I am looking forward to seeing Nalcor’s response to the questions Russell Wangersky posed in his article “Something is missing” in the Jan. 22 issue of The Telegram. He was referring to the U.S.-based Power Advisory, LLC report for the Nova Scotia government that suggested power from Hydro-Québec would be $402 million more than the Muskrat Falls power over the 35-year period of the contract. Wangersky revealed that the consultants had not even spoken to Hydro-Québec about the price of its electricity before dismissing it as being more expensive than power from Muskrat Falls.
The pertinent question that he raised is how could the consultants possibly come to the conclusion that the cost of Hydro-Québec power would be $402 million more than Muskrat Falls power without knowing what Hydro-Québec was prepared to offer?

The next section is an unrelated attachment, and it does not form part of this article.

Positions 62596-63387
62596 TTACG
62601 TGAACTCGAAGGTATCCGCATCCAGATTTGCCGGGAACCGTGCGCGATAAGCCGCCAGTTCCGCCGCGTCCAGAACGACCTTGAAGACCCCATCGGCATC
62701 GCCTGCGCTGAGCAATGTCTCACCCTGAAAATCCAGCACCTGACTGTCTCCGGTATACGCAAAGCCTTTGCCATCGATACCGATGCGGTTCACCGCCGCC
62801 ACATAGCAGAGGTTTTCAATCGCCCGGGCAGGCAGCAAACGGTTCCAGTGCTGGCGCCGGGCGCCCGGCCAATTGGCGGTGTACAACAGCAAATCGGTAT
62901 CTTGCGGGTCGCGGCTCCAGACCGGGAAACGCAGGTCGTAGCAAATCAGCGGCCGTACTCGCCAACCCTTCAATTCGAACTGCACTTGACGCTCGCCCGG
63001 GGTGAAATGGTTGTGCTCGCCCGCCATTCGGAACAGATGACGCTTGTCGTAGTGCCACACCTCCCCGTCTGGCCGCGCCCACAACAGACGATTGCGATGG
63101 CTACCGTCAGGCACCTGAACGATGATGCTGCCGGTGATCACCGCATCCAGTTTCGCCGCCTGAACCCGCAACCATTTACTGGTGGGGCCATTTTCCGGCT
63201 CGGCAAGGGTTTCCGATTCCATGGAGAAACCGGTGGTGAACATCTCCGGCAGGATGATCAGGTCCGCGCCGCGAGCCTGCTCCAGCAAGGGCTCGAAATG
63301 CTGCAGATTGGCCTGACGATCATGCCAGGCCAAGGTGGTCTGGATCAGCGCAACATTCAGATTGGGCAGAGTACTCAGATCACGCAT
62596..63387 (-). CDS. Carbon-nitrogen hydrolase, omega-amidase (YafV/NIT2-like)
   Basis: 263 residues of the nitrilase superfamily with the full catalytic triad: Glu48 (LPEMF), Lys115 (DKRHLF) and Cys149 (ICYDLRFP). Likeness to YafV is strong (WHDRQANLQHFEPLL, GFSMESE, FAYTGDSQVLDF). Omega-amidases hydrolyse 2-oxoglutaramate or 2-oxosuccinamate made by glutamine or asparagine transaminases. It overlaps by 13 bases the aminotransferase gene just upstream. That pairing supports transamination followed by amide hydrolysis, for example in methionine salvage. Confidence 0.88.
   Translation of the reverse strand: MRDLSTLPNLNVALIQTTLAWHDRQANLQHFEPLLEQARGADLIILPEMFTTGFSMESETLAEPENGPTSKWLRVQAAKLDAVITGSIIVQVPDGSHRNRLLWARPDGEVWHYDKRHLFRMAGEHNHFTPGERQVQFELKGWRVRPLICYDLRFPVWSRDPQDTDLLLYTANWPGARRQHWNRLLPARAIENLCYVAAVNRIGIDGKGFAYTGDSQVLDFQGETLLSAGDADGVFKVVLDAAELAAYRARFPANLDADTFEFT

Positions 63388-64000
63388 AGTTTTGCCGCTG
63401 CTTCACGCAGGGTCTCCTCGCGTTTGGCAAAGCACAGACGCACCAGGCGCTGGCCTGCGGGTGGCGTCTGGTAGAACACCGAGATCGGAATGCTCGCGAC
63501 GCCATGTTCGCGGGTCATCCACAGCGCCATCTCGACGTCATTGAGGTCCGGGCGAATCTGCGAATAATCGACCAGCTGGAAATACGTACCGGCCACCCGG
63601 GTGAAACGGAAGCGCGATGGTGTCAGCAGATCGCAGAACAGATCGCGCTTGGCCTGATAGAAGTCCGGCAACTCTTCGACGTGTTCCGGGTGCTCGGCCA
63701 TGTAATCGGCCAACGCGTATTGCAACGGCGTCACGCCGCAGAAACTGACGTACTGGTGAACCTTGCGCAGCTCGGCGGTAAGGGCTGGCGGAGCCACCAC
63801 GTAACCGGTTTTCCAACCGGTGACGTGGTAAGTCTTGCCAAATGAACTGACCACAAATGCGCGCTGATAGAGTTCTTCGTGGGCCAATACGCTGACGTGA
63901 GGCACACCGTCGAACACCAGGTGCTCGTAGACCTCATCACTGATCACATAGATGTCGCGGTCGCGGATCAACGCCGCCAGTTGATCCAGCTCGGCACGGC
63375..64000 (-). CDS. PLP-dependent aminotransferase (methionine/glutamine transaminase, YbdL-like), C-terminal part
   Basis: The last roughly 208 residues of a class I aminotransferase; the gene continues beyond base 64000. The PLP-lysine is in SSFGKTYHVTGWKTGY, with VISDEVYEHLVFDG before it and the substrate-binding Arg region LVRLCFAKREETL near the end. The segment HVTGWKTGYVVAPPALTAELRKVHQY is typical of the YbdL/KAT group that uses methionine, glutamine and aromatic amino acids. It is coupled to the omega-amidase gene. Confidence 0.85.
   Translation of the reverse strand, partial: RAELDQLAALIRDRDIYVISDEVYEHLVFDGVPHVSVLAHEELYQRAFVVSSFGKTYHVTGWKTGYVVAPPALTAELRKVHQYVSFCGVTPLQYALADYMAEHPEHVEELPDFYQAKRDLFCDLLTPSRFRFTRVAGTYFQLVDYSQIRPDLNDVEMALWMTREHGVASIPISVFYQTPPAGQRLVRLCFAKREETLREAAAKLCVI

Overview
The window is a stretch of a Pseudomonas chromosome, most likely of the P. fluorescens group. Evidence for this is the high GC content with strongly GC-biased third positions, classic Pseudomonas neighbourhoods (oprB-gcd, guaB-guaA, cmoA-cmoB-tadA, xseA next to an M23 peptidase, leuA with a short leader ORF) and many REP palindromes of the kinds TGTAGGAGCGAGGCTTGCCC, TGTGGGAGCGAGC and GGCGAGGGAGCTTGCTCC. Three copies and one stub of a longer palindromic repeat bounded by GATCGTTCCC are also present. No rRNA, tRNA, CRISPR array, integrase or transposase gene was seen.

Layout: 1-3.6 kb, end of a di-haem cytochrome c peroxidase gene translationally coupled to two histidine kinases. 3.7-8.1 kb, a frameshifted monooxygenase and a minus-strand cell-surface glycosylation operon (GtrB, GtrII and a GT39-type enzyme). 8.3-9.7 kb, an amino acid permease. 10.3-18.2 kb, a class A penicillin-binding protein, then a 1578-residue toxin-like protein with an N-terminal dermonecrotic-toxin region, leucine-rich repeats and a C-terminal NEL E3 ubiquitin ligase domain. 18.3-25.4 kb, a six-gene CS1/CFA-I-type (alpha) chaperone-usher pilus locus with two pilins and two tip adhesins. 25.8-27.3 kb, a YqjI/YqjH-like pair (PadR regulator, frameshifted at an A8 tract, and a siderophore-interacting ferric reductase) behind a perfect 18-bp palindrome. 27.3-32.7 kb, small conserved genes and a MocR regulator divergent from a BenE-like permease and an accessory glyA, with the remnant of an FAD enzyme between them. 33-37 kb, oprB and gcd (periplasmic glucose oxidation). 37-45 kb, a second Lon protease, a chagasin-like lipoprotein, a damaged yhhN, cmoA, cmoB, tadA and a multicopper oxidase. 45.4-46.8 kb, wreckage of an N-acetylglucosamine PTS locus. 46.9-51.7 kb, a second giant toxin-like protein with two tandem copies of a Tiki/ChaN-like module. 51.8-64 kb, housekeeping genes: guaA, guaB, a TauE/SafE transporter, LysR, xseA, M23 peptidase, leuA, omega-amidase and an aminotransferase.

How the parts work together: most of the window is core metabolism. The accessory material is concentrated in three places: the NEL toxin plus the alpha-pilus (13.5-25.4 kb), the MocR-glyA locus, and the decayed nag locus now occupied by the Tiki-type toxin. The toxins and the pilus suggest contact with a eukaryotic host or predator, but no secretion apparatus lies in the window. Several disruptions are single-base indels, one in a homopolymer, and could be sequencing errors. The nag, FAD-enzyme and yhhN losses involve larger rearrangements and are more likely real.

Nalcor may have a logical explanation for this and, if so, I feel it is incumbent on them to publically state what that explanation is. If they can’t, it would imply that the report is seriously flawed and if the consultants have been paid a fee for their report, the Nova Scotia government should take steps to recover the fee.
The article also raised another interesting question. “How much, per kilowatt hour, will it cost Nova Scotian energy firm Emera for power from Muskrat Falls?”
The article points out that it should not be too difficult for Emera to provide this information, but that Emera refused to reveal it when its executives were asked directly about it in a Nova Scotia legislative committee session. It is an important number that the Power Advisory must have known in order to make its comparison and yet must have been deliberately left out of the final document.
All this raises another interesting question. “Should Nalcor shareholders be given access to this pertinent information?” The shareholders in this case, of course, are the Newfoundland and Labrador taxpayers.